It would depend on what Guppy you started with. Feeders/Wild, yes. Fancy, probably not. Either way, you'd be taking away the few pure Endler lines left, so I definitely wouldn't do it. Most Fancy Guppies have Endlers in them anyway, and they didn't get much hardier. -Annastasia (Edited in so as not to get many posts in the index)

#3 bettawen

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Posted 28 May 2006 - 10:56 PM

yes you can the tiger hybrids are a good example of this

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they where 1st developed in 97

there are several other types around as well

#4 Sibelius

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Posted 19 February 2007 - 05:41 PM

Very good article. I thought you might like a few notes on my first month or two keeping Endlers:
They're jumpers, so keep a lid on your tank, even with an 8mm gap between the lid and the tank, one still managed to get out.
They do lots better when floating plants are present, and love bloodworm, as well as the other foods mentioned. I also give mine a tiny amount of lettuce or other fruit/veg, every week, as a bit of a change, to see what they like. (good for vitamins.)
The females do nip the tiny delicate plants like small helsine and ammania, so for those who want a perfect planted tank, perhaps this isn't the ideal fish for you. The fry are very hardy, and are too quick to be eaten by their parents. The do not need a strong current, I have not noticed them to be fussy about what sort of water they like, although delicate fry can be blown about a bit by filter outlets, even tiny ones, although this doesn't do them any harm.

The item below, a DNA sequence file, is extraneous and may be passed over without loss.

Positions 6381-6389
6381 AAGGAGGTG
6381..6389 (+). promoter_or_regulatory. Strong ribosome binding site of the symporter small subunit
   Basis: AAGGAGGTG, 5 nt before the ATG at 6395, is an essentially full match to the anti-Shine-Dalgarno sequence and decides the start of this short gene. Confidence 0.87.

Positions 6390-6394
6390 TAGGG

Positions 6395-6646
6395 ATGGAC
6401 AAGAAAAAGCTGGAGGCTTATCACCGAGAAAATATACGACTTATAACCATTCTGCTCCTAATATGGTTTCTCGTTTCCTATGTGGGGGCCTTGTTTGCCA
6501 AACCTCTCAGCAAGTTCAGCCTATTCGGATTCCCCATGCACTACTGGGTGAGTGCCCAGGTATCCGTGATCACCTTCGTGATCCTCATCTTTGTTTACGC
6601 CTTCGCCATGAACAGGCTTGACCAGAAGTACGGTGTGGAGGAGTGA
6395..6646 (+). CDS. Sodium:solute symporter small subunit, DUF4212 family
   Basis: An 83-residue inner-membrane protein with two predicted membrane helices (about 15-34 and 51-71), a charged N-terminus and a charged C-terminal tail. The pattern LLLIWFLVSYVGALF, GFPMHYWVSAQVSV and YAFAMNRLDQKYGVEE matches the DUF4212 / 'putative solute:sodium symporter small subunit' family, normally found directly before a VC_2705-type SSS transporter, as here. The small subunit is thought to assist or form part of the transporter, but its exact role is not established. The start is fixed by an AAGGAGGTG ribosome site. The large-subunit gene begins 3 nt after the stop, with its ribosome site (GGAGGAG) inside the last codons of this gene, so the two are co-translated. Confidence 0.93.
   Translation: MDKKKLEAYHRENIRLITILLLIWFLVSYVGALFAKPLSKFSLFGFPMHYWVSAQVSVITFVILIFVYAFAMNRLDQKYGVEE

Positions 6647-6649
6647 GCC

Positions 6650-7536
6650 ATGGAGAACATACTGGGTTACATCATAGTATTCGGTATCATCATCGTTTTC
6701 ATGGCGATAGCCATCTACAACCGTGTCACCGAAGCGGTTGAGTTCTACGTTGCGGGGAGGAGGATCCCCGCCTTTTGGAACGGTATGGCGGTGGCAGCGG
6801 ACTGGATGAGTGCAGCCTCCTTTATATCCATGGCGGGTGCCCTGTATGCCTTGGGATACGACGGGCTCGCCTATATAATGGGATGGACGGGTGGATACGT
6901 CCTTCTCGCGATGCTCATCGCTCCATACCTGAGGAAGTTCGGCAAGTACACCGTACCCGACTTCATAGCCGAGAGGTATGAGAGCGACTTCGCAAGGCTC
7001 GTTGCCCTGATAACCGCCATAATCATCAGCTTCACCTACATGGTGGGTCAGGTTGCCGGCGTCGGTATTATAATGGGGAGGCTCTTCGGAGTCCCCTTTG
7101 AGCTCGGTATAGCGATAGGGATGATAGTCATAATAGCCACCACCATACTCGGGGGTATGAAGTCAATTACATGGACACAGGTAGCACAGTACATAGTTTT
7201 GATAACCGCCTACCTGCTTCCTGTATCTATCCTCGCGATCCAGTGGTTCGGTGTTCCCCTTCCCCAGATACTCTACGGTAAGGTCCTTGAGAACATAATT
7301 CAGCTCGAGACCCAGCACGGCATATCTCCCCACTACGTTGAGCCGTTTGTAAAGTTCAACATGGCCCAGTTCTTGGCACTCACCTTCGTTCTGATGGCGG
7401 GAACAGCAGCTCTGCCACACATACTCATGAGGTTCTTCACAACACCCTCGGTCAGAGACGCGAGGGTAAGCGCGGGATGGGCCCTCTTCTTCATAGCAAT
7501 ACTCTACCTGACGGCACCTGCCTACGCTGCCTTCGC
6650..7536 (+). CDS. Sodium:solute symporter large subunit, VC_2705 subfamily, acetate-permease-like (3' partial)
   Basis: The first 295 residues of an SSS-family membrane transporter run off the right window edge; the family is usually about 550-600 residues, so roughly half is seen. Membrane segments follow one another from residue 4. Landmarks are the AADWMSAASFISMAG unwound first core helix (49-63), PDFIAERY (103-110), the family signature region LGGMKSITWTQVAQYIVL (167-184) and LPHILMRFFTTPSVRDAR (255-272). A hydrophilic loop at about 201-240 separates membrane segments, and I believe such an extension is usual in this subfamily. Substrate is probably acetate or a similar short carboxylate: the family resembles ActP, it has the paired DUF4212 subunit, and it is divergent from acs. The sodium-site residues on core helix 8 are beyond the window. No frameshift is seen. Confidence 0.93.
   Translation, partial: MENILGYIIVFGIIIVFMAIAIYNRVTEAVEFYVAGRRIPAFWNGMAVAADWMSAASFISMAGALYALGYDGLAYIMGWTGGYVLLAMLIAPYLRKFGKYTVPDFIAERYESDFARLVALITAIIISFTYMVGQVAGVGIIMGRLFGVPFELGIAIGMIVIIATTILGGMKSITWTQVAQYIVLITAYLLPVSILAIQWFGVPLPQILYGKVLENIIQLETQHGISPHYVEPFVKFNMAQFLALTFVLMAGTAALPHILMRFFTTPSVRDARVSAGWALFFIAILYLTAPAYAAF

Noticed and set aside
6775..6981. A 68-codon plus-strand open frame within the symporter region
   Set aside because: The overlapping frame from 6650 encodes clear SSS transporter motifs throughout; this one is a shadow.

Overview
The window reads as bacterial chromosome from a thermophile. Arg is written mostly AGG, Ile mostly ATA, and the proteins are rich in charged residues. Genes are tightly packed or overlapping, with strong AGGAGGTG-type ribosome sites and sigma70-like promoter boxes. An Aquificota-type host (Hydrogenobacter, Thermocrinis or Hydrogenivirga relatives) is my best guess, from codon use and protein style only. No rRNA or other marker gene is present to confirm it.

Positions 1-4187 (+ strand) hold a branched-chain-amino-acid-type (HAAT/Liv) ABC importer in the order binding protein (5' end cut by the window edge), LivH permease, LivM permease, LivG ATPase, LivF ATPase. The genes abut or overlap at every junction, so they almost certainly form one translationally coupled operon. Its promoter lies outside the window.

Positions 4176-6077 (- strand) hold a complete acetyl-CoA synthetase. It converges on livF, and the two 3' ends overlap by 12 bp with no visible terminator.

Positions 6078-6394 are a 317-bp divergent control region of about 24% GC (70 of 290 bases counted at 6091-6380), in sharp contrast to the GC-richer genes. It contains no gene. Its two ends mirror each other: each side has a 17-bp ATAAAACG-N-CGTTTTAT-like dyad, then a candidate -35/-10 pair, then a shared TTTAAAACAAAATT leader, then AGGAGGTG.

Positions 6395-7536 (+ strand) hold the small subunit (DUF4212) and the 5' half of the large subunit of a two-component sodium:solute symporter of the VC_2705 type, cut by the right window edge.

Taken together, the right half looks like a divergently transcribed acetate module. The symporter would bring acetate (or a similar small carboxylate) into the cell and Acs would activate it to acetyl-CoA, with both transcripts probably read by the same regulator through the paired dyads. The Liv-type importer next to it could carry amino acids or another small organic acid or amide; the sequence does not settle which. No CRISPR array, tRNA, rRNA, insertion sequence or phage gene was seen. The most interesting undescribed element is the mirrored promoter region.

#5 Phatphish

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Posted 05 February 2008 - 05:05 PM

I would certainly agree about endlers being jumpers. They have been known to clear approx 2 feet before.

I would add though that in my experience, fry do sometimes get eaten/killed and attacked by adults and juveniles. I have lost fry this way and have seen them being killed.

For the record I keep and breed a number of different endler strains such as snakeskin, orange chested, snake chested, neon, black bar as well as some half black yellow delta guppies.....

#6 blowfish2u

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Posted 07 February 2012 - 02:28 AM

I would certainly agree about endlers being jumpers. They have been known to clear approx 2 feet before.

I would add though that in my experience, fry do sometimes get eaten/killed and attacked by adults and juveniles. I have lost fry this way and have seen them being killed.

For the record I keep and breed a number of different endler strains such as snakeskin, orange chested, snake chested, neon, black bar as well as some half black yellow delta guppies.....


Hi show us some photos of these orange chested, snake chested, neon, black bar ! Thanks.

#7 OldMan47

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Posted 14 March 2012 - 09:36 PM

A small correction. One of the known characteristics about true endlers is that are are not jumpers. It is one way to readily tell a wild guppy from a wild endler. On the other hand, since this endler article is showing mainly hybrids, I have no idea about guppy/endler crosses since I have never kept them.
All hybrids from any species cannot be deemed to have the characteristics of either parent species. They are not a blend but are showing some of the dominant characteristics of each species.